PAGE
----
Medicine Amongst the Maoris, in Ancient and Modern Times
The Present-day Tohunga
The Present-day Tohunga.
The so-called tohunga of the present day is a fraud and a quack. He has brought the once-honoured name of 'tohunga' into disgrace. In pre-European days, the tohunga was an absolute necessity but now he has outlived his use. He is a menace to the Maori community. The heriditary lines of tohungas with their rich store of knowledge in all departments of life, accumulated through countless generations, have come to an end. The present day tohunga is an absolute charlatan who works upon the credulity and superstitions of the people to acquire notoriety and acculate money. The more backward Maori districts, where doctors are scarce and sickness prevalent, offered a rich field for unscrupulous men to exploit. In many cases, the patients went to reputed tohungas, because there was no other course open to them whereby they might obtain treatment. Many deaths have been caused by exposure and dipping in the stream according to ancient custom. But the tohungas are now afraid of the law. This form of treatment has been abandoned. The various methods of treatment have been evolved and may be classified according to their connection with the ancient system.
|(a).||Religious. It is only natural that in adopting christianity, many should become faith-healers. It was simply changing the form of exorcisms used in ancient days. The new faith was grafted on to old ideas and superstitions and a compromise made. Thus one old charlatan of the East Coast used an old bible as his pharmacopeia. After repeating his incantations, he tore out a page of the bible, rolled it up and administered it as a pill. In a new cult, established by Te Kooti, fasting and prayers mingled with the ancient system of exorcising disease demons, A much later cult, introduced by Wereta, approaches the European system of faith-healing more closely. The leading district apostle of the cult sat beside the patient, laid his hands upon the afflicted part and prayed for the removal of the disease. Massage was used, hence the name of the sect 'mirimiri' (to rub). Relays of praying masseurs carry on the treatment in obstinate cases.page 110|
|(b).||Water and bathing. The efficasy of purification by bathing and sprinkling finds its modern in bathing in hot Water. By abandoning the cold water with its dangers, the tohunga thinks the law will not be able to punish him. Needless to say, the tohunga to be successful with this form of treatment, has some jargon of has own, some mystic abrocadabra, to impress the patient.|
Medicinal. A combination of (b) and medicinal treatment is used in the form of medicated baths. Each tohunga has his own particular stock of shrubs and chemicals. A very popular movement that spread throughout the North Island was the "wairakau" (infusion of plants) treatment. About a dozen different kinds of barks and leaves were boiled together and used as a bath. Though not relying so much upon the superstitions of the people, it had its objections. Practically every tohunga now has his own particular materia medica. In most cases the ordinary patent medicines are used, but the great efficasy of the tohunga's treatment lies in his being able to impress patients with the idea that he possesses mystic powers to cast out the disease demons whilst the patent medicines complete the cure. A Maori tohunga from the Whanganui river, who had been warned to stop his work by the Maori Council, approached Dr. Pomare and myself with the view of being allowed to continue his practice. He explained his system as follows. His wife was the medium of no less than five spirits of biblical origin. She treated cases of witchcraft and such cases as doctors could not cure owing to their being 'mate Maori'. She diagnosed by means of dreams. She kept patients under observation for three days. at her home during which time, smoking, swearing and anything of a sinful nature, was prohibited. Then she called upon the spirits to cast out the disease. She prayed and went through the Catholic service. She sprinkled the patient with water to wash away sin. She exhibited medicines to accelarate the cure. The husband produced a hand-bag and with an air of pride and conscious knowledge that he would certainly obtain our support, he hand-page 111ed out the following:—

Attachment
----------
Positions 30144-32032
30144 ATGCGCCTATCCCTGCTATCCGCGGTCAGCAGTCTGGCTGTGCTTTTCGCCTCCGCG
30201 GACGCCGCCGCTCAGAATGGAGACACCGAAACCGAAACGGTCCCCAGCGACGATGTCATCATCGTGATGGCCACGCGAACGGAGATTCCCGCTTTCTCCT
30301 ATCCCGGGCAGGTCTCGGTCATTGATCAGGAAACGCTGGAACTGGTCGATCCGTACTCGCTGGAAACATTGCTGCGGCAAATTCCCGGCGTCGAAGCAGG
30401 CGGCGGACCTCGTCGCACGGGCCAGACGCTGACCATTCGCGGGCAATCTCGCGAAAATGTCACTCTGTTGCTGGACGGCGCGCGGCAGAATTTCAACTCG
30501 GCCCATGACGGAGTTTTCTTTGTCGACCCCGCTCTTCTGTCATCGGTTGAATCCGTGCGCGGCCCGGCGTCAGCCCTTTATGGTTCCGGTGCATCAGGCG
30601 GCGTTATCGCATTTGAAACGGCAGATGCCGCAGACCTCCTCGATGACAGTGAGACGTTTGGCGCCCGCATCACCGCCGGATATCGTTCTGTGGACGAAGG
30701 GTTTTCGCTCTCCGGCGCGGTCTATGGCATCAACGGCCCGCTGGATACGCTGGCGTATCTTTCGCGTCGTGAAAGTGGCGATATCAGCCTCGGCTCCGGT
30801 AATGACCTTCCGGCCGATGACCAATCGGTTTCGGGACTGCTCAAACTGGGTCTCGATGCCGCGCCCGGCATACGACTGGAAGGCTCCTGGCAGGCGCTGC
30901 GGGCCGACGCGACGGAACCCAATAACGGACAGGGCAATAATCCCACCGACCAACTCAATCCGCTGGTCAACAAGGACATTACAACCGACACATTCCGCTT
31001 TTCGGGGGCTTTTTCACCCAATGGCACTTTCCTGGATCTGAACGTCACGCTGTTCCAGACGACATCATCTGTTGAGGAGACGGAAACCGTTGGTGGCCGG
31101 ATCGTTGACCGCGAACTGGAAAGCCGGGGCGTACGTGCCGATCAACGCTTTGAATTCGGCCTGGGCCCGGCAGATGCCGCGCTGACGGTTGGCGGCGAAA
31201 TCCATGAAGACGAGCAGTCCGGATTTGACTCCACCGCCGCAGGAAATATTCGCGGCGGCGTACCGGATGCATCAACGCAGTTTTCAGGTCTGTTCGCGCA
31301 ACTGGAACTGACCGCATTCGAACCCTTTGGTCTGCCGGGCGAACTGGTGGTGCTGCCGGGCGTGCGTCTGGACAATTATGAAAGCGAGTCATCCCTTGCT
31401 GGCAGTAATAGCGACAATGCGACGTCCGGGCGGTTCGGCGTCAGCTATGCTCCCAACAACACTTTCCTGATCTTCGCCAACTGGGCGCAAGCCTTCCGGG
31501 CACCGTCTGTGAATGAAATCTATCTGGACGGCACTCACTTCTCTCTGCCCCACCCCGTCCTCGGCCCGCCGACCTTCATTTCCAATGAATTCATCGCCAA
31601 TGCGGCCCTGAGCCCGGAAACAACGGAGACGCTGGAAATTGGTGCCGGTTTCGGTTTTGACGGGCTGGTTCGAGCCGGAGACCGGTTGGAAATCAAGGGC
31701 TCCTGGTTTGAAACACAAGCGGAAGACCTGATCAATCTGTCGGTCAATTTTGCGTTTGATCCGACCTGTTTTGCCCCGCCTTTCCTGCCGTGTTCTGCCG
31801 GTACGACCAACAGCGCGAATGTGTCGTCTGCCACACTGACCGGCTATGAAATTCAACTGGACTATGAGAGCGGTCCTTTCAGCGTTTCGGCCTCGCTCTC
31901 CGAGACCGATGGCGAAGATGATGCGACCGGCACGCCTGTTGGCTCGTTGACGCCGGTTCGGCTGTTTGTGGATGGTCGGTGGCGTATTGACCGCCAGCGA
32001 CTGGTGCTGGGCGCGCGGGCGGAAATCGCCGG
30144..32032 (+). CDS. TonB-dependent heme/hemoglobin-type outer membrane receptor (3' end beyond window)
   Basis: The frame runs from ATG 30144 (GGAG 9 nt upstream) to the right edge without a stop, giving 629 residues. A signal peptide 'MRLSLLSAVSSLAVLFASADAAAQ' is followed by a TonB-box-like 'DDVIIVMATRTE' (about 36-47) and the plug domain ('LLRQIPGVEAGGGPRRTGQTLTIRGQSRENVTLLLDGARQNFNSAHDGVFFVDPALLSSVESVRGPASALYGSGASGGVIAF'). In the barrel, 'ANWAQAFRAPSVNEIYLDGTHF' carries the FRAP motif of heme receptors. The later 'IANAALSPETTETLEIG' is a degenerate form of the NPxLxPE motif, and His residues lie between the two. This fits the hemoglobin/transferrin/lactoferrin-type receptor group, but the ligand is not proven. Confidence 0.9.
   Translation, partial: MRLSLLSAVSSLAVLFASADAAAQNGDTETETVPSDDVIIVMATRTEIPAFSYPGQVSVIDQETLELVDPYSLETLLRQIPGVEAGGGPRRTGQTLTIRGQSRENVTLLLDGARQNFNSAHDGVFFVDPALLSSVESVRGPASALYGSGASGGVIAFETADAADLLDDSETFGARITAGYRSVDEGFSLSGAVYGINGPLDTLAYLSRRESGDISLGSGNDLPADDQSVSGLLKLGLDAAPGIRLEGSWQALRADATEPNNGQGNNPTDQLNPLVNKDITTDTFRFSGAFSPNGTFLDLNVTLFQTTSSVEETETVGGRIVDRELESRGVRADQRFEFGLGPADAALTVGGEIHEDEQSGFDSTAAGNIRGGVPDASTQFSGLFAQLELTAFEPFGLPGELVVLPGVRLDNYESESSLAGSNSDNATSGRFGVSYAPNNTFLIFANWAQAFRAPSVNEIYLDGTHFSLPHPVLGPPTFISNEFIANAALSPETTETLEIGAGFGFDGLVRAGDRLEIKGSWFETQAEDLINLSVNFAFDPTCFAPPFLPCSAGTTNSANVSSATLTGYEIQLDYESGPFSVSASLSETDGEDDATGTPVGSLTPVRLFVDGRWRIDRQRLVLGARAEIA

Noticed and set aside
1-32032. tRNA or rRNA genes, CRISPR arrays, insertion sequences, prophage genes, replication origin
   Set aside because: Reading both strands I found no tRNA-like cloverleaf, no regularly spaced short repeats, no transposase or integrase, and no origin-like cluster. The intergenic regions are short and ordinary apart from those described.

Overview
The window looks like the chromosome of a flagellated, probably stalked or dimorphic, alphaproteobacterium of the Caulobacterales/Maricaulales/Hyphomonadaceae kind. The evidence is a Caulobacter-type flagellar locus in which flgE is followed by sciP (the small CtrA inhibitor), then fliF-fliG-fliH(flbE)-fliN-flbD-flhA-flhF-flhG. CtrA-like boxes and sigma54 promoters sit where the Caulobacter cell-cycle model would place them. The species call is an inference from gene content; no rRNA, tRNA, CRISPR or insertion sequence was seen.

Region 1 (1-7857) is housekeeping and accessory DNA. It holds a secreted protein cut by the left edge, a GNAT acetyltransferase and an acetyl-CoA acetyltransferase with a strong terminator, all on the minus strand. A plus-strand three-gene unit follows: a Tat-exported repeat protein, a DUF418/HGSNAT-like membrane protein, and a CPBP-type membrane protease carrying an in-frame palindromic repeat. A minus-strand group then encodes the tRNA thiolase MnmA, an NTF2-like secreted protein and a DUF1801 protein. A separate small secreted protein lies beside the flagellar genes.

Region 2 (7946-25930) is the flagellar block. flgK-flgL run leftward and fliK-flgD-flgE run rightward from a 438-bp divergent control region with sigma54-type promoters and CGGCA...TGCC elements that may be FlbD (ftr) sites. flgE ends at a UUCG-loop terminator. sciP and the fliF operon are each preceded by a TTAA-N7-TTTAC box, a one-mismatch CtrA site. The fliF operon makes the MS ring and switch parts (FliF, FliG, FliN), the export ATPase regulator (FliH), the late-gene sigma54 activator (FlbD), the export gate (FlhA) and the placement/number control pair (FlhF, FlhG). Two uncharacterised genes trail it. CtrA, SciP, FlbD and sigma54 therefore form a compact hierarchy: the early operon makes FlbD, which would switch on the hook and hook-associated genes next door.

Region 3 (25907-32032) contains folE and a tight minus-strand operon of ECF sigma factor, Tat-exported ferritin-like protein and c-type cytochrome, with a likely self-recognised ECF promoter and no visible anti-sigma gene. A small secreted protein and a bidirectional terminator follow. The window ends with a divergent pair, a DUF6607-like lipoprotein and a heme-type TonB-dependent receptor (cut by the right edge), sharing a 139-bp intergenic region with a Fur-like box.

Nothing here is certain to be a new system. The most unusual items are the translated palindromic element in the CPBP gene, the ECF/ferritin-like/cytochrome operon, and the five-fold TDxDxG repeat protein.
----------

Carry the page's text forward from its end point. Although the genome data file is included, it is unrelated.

Compound licquorice powder.
Barraud's Compound Stomachic Mixture.
Perry Davis' Pain Killer.
We questioned him on their uses, but he did not know. It was one of the spirits who directed what particular drug was to be used.
In all these forms of treatment the alledged tohunga claims that he cures witchcraft and mate Maori against which the most skilled European doctor has no power. They even profess to send on to the doctor those cases which are not of so-called Maori origin, but their diagnosis is usually in favour of mate Maori.
The above-mentioned Wereta as a routine question, inquired whether the patient's family possessed any ancient weapons or greenstone ornaments. If any were produced, he invariably diagnosed the cause of the disease as being due to the tapu of chiefs having been communicated to them. He took them away with him to remove the tapu and in every case sold them to curio collectors.
Tohungaism is decreasing owing to the Maori Councils taking steps to suppress it and an Act has been passed by the Parliament of New Zealand to suppress those who work upon the credulity and superstition of the people. There are also increasing facilities for obtaining skilled medical treatment.